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Wednesday, 31 October 2012
Page: 12815


Ms O'DWYER (Higgins) (15:01): My question is to the Treasurer. I refer the Treasurer to the heads of agreement with the three big mining companies in July 2010, which states that 'any royalties paid and not claimed as a credit will be carried forward at the long-term bond rate plus seven per cent'. That would currently equate to over 10 per cent per year. Does the Treasurer believe it is fair that the individual taxpayer receive a delayed interest refund at 4.37 per cent per year from the tax office when big miners receive credits of over 10 per cent against any future liability, double that of a typical taxpayer? (Time expired)

Mr SWAN (LilleyDeputy Prime Minister and Treasurer) (15:01): Well, I am surprised they are now supporting a resource rent tax in the House—isn't that a turnaround! The fact is that unused royalties are not transferrable, nor are they creditable. We had statements to the contrary in the House today by the shadow Treasurer. But I do welcome the opportunity to put a few facts on the table about the MRRT, because those opposite will go to great lengths to distort any fact, to tell any untruth, about this tax, and it is very important that we understand what is going on.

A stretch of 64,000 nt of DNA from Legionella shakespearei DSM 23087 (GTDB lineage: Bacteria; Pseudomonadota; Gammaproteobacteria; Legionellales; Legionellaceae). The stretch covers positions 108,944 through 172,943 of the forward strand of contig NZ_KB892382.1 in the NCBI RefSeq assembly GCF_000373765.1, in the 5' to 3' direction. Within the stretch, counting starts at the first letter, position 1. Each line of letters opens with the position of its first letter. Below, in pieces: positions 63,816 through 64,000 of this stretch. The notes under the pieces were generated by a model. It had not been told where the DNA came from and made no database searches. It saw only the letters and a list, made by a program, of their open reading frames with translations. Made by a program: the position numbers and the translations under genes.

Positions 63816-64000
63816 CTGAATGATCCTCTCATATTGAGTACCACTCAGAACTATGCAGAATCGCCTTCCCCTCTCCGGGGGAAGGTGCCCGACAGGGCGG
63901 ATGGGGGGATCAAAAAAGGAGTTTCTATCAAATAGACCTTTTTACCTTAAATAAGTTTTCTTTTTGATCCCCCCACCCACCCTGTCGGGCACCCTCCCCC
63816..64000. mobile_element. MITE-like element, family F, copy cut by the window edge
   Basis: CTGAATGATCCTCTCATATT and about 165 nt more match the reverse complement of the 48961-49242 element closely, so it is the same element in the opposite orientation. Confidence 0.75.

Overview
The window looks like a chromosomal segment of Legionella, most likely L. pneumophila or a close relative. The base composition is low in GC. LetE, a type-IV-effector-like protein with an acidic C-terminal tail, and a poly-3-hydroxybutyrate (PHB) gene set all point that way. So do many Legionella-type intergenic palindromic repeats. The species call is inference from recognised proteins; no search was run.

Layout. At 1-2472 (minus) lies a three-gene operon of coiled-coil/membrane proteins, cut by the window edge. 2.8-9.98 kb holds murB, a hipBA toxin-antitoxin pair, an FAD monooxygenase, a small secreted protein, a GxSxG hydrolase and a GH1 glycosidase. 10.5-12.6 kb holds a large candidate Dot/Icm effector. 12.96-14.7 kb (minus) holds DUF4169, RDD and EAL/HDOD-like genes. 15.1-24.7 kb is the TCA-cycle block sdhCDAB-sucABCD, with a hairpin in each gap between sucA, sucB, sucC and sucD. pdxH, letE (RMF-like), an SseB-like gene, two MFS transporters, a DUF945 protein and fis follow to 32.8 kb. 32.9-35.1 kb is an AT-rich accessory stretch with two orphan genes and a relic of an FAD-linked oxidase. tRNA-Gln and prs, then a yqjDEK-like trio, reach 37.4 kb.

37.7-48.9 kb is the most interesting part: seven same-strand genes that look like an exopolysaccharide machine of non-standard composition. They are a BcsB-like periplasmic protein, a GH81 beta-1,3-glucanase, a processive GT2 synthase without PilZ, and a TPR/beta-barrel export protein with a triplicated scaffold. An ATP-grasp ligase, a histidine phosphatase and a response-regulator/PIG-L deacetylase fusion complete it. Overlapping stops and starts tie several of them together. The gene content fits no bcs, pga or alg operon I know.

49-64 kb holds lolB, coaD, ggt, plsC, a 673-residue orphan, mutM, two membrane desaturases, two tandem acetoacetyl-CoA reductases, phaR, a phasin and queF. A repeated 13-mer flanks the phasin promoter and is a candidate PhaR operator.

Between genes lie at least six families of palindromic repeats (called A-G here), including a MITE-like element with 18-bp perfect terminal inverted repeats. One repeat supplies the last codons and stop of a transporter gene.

The MRRT is an important mechanism to spread the benefits of the mining boom right around our country. And the fact is that the opposition have been making assertions which are simply untrue. The first fact is that we have forecast $9 billion over the forward estimates. Yes, that is a write-down of revenue of $4 billion over the forward estimates. But why has that happened? That has happened because, between the budget and September, iron ore prices crashed 38 per cent. When prices are down and when profits are down, resource rent taxes are down. If you were to take the logic of those opposite, they would be repealing the PRRT, which supplies some billion dollars of revenue to governments each year. The fact is that they have not been telling the truth about what we put in MYEFO and about what is going on with the MRRT. The final numbers will come to us when the tax office have complied with all of their legal obligations and completed their analysis, paying due regard to the privacy conditions that they operate under. And for the opposition to go around and make all sorts of outrageous claims about revenue just proves how dishonest they are.

The fact is that we will be publishing, on a monthly basis, the outlook for MRRT revenues, consistent with the advice that we receive from the tax office, particularly when it comes to privacy. And we are not supplied with any estimates when it comes to individual companies at all. But the fact is that they want to come in here and cry crocodile tears over a tax that they want to abolish, because they want to kneel at the feet of the mining billionaires and vested interests. That is why we are getting all of the crocodile tears.

The first thing they could do when we announced a resource rent tax was to run out the door, get on bended knees to the mining billionaires and vested interests and say, 'We'll give you a tax cut.' That was the very first thing that they did.

The SPEAKER: Order! The Treasurer will return to the question.

Mr SWAN: We have put in place a tax which will ensure that, over time, the Australian people will get fair value for the mineral resources they own 100 per cent.

Mr Buchholz: He's a genius!

The SPEAKER: The member for Wright is a genius too and will be leaving the chamber under 94(a).

The member for Wright then left the chamber.